Behind a Jon Donnison recommended article

Readers may remember that back at the beginning of February the BBC Jerusalem Bureau’s Jon Donnison recommended to his Twitter followers an “interesting” New York Times article headlined  “Academic Study Weakens Israeli Claim That Palestinian School Texts Teach Hate”. 

Writing in the latest edition of The Tower, Adi Schwartz takes a closer look at the content of the report upon which that NYT article was based.

“Almost every major news outlet zeroed in on the report’s finding of mutual culpability, producing headlines like the AP’s “Textbook study faults Israelis and Palestinians.” A more clearly political presentation of the study was found in the New York Times headline: “Academic Study Weakens Israeli Claim that Palestinian School Texts Teach Hate.” ” […]

“What I found isn’t pretty. The report is not only flawed, but also dishonest. It systematically exaggerates the faults in Israeli textbooks and downplays those found in the Palestinians’. Its methodology tends to distort the raw data rather than analyze it, usually to the detriment of the Israeli education system. Put simply, it makes every possible effort to create the impression that Israeli and Palestinian attitudes toward each other are the same, even when this is demonstrably untrue—according to the study’s own research data. It is no surprise that the State Department, which funded the study in its early phases, has endorsed neither the composition of the committee nor the report’s findings.”

Read the whole article here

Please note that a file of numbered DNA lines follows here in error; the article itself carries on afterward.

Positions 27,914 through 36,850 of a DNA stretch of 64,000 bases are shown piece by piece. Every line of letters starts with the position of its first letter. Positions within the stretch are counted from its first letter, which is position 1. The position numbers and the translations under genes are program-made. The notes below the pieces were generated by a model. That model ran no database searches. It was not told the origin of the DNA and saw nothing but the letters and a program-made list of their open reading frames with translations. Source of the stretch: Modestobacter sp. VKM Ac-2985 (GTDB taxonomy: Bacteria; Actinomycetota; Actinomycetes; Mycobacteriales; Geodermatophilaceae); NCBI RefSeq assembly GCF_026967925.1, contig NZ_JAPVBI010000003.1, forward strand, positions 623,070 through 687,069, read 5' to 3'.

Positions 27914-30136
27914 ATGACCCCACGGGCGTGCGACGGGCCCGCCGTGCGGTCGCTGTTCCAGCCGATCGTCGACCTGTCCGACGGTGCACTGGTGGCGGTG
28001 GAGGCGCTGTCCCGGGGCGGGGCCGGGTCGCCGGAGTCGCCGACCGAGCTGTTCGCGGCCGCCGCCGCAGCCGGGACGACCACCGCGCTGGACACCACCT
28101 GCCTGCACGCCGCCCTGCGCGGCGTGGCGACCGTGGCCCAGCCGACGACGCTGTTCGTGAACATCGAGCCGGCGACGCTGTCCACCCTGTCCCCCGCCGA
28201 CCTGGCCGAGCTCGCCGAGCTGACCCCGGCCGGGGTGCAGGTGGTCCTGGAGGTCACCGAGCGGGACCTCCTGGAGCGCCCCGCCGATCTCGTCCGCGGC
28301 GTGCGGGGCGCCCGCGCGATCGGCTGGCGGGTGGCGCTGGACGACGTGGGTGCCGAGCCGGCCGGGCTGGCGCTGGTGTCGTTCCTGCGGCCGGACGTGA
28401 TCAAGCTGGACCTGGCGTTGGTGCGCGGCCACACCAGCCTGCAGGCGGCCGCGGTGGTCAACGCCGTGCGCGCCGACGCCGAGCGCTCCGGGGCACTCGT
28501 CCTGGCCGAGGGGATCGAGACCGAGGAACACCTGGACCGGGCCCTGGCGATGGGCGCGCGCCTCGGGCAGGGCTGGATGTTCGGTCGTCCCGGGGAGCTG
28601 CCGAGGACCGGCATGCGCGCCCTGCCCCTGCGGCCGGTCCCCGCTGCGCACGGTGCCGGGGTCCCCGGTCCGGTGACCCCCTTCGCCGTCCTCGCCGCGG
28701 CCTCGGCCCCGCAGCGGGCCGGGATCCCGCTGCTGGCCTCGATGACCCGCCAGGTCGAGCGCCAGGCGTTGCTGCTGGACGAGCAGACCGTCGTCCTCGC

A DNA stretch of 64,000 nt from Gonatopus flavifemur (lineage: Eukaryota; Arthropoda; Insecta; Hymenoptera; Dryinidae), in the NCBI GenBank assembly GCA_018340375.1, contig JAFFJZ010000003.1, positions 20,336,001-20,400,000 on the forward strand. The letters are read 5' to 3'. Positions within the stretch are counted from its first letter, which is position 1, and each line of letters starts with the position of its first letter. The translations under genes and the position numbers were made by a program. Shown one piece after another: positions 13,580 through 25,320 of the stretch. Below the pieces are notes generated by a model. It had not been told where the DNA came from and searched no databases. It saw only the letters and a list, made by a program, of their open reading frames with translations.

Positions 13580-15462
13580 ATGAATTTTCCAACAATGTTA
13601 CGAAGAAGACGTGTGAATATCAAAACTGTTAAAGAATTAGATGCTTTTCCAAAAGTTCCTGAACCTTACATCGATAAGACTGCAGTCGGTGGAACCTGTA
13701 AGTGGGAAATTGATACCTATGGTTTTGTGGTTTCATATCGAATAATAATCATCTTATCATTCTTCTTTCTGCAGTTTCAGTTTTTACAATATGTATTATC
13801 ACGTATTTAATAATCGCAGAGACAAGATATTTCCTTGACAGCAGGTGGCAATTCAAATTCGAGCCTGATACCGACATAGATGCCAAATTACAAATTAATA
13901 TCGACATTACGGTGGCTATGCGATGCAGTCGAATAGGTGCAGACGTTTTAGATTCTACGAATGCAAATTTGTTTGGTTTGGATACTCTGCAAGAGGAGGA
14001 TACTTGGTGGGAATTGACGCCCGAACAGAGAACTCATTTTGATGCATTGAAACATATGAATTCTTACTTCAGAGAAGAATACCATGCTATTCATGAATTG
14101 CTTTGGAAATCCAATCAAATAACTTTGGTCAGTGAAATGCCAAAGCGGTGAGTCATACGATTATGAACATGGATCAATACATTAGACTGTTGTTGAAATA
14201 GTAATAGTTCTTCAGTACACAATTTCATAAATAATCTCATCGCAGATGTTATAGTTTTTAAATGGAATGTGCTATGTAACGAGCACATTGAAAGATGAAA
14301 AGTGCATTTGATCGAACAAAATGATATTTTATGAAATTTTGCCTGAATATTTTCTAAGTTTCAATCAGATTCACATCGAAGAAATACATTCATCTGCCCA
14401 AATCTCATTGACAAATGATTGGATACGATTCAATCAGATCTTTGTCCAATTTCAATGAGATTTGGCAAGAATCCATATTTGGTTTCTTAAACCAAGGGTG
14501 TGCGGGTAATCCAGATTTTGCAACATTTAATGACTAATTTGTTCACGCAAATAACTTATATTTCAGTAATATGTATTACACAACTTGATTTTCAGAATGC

One comment on “Behind a Jon Donnison recommended article

  1. The likelihood of a US report on these text-books being a fair reflection on their content is practically zero. Furthermore, from a quick look of the information available in the report, I’d have said there was far more propaganda in the Israeli books than the Palestinians.

    For instance, the 1st Israeli example is plainly untrue: “Since its establishment, the State of Israel sought to make peace with its neighbors, the Arab countries, through Israeli-Arab negotiations. Its efforts, however, have failed in the first thirty years of Israel’s existence …

    Whereas the 1st Palestinian example (supposedly equivalent) is biased but essentially true: “The conference reaffirmed again that the Zionist occupation and its usurpation of Palestine and its people’s rights comprise the core of the conflict in the Middle East” …

    The 2nd Israeli example strikes me as of quite limited historical value: Referring to a 1941 pogrom in Iraq: “On the holiday of Shavuot, Arabs attacked Jews and murdered them, including women and children…. The slaughter of the Jews of Bagdad continued for two days without interruption”

    While the 2nd Palestinian example contains a rather pointless lie but is far more to the point: “…facilitating Jewish migration to Palestine to turn it into a Jewish state after evacuating or exterminating its people, and before this Zionist, imperialist plan… The struggle with the Mandate government and Zionism continued until the Nakba (Catastrophe) took place in 1948… The Palestine war ended with a disaster of which history had not seen the like [untrue]

    Reported on Mondoweiss, Israelis do not learn of the Nakba; it’s not even a term used in their K-12 textbooks; it had recently [pre-2009] been banned in Arab Israeli textbooks.

    I’d imagine there were much bigger problems in the Israeli textbooks, no matter how the US tries to fudge the issue.

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